Levi's Wants Customers to Stop Carrying Guns in Stores

A rail of Levi 758 jeans inside a store. The president and chief executive officer of the San-Francisco-based company has requested that employees and customers leave their guns at home instead of bringing them into his stores. Newscast/UIG/Getty

Levi Strauss & Co. is asking its customers to continue trying on jeans, while also requesting they leave their guns at home—even where local laws allow them to carry their firearms in public.

Related: Uber bans drivers and passengers from carrying guns

The risky move—seemingly taking a side on a partisan and controversial issue—comes from the president of the 163-year-old San-Francisco-based company, who said a lawfully armed customer recently was injured in a Levi's location when the gun accidentally fired.

Legislation regarding the open carry of handguns varies by state. Chip Bergh, president and chief executive officer of the jean retailer, says he is making a request, not a mandate, to his employees and customers. "We know that the presence of firearms in our stores creates an unsettling environment for many of our employees and customers," he said in an open letter published Wednesday on LinkedIn. "It boils down to this: you shouldn't have to be concerned about your safety while shopping for clothes or trying on a pair of jeans. Simply put, firearms don't belong in either of those settings."

He cites recent mass violence in Paris and Orlando, Florida—incidents which he says made him reflect on the safety in his company's locations in every U.S. state and in 110 countries around the world.

But Levi's is not the first company to speak out against allowing guns in stores. Similar statements were issued in the wake of the December 2012 Sandy Hook Elementary School massacre and several other high-profile shootings. In September 2013, for example, Starbucks changed its policy after advocates with Moms Demand Action for Gun Sense in America (a grassroots organization advocating for stronger gun laws) boycotted the coffee chain's policy of allowing its customers to carry guns into their shops. The group, which now is part of Everytown for Gun Safety, has influenced other large U.S. chains to prohibit weapons on premises around the country, including Target, Panera Bread, Chipotle, Sonic Drive-In, Chili's Grill & Bar and Jack in the Box.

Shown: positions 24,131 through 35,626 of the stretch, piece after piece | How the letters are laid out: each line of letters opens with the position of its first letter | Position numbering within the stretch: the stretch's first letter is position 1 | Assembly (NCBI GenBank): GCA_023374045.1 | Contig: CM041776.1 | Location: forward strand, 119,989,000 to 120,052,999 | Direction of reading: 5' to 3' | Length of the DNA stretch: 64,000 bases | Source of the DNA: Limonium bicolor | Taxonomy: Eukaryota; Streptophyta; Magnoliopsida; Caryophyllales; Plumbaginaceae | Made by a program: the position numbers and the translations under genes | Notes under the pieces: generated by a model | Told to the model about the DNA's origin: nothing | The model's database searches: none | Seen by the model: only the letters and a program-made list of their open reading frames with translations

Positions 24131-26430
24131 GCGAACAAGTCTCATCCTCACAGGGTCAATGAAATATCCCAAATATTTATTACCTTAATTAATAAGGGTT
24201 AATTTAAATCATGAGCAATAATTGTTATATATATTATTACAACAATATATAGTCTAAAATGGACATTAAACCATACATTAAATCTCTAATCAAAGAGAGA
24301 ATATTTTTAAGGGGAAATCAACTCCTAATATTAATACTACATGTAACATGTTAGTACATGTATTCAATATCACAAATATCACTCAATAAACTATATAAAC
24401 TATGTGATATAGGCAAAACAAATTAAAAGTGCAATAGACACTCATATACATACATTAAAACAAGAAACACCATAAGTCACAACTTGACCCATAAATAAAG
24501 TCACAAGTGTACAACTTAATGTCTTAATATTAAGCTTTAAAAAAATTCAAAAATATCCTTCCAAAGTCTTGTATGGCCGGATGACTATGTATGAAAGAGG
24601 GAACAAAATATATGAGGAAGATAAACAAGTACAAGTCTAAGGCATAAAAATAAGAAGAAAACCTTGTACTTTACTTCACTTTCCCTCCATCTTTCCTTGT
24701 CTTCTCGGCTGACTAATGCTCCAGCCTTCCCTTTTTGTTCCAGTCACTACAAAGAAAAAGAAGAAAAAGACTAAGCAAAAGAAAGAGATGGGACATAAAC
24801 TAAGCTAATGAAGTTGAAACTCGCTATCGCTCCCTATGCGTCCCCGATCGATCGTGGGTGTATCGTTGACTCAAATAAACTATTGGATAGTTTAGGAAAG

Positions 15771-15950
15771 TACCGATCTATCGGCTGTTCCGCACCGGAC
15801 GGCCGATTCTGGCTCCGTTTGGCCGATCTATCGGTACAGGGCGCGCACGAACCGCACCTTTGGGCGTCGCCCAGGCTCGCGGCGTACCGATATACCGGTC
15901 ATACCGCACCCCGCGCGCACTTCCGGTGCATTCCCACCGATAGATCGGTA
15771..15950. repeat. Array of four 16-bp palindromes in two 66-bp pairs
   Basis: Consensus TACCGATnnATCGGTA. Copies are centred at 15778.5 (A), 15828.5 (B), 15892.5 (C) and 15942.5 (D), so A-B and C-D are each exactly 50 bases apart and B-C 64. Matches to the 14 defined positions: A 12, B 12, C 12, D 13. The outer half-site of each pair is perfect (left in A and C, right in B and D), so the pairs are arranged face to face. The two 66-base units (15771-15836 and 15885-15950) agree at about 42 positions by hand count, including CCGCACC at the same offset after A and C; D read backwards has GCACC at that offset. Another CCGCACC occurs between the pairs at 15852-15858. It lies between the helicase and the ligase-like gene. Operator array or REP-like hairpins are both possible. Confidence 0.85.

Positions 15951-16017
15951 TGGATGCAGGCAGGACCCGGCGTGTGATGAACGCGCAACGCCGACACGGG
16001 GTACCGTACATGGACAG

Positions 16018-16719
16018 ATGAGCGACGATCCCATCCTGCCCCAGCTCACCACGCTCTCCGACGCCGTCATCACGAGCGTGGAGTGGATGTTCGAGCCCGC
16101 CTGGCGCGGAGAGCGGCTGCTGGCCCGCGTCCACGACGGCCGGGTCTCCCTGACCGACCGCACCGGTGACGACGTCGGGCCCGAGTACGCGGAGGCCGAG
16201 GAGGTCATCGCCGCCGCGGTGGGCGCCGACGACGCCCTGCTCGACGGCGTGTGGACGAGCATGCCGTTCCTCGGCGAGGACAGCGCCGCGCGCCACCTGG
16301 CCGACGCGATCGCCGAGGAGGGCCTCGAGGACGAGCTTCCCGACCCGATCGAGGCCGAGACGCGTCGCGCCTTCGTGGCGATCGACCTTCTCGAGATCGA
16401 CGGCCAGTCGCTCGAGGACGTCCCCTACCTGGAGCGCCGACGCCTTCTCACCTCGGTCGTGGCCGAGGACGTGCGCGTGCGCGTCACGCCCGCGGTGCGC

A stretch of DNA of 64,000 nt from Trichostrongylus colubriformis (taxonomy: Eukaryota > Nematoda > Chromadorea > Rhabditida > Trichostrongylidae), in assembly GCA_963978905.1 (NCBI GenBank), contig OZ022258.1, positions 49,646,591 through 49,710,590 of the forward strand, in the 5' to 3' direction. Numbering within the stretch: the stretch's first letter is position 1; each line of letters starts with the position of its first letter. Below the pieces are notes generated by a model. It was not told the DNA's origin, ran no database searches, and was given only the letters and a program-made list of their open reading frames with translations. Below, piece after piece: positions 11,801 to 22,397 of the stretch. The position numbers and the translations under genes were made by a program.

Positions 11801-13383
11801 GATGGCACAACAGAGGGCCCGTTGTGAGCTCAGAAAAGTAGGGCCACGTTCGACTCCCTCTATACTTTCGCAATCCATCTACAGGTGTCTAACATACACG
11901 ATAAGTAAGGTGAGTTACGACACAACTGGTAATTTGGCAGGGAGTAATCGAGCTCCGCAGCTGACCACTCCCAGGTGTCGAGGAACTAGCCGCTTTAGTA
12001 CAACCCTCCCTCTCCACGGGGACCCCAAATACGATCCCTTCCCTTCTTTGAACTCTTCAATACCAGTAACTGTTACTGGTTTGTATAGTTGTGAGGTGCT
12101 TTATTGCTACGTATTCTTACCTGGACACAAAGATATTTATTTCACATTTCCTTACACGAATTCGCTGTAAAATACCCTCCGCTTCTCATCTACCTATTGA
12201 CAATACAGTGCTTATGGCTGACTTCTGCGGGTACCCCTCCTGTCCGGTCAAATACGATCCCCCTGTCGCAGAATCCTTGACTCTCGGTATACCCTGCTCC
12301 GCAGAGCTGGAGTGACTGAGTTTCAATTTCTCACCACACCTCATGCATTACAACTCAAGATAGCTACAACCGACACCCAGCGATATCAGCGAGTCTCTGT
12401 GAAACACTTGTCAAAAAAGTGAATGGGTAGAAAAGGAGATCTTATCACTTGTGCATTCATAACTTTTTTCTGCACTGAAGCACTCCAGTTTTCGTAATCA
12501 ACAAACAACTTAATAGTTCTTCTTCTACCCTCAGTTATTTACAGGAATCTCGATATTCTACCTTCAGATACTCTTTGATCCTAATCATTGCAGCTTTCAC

While gun-safety advocates praise Bergh's decision, those who oppose stricter firearms laws are speaking out against the company. The hashtag #BoycottLevis has popped up on Twitter.

Don't worry @LEVIS I won't bring my legal firearm into your store because I won't be coming into your store. #boycottlevis

— Mark W. Engelhardt (@sharkme73) December 1, 2016

Bergh told Fortune that he consulted Starbucks before he wrote his message this week. "I'm not naive enough to expect that nothing will come of this. We are standing up for something we think is right," he said, according to the publication. He also acknowledged that boycott threats about this topic can dissipate.

Bergh's letter came less than a month after Donald Trump, a staunch defender of the Second Amendment, won the presidential election. The Republican embraced the National Rifle Association throughout his campaign and earned its early endorsement in May. Among his gun proposals, the president-elect has vowed to abolish gun-free zones at schools and on military bases, and to repeal President Barack Obama's dozens of executive actions on gun safety.

Read more from Newsweek.com:

- Whataburger to armed customers: Keep your guns at home
- Under Trump, what will happen on guns?
- Sandy Hook families' suit against gun companies reaches high court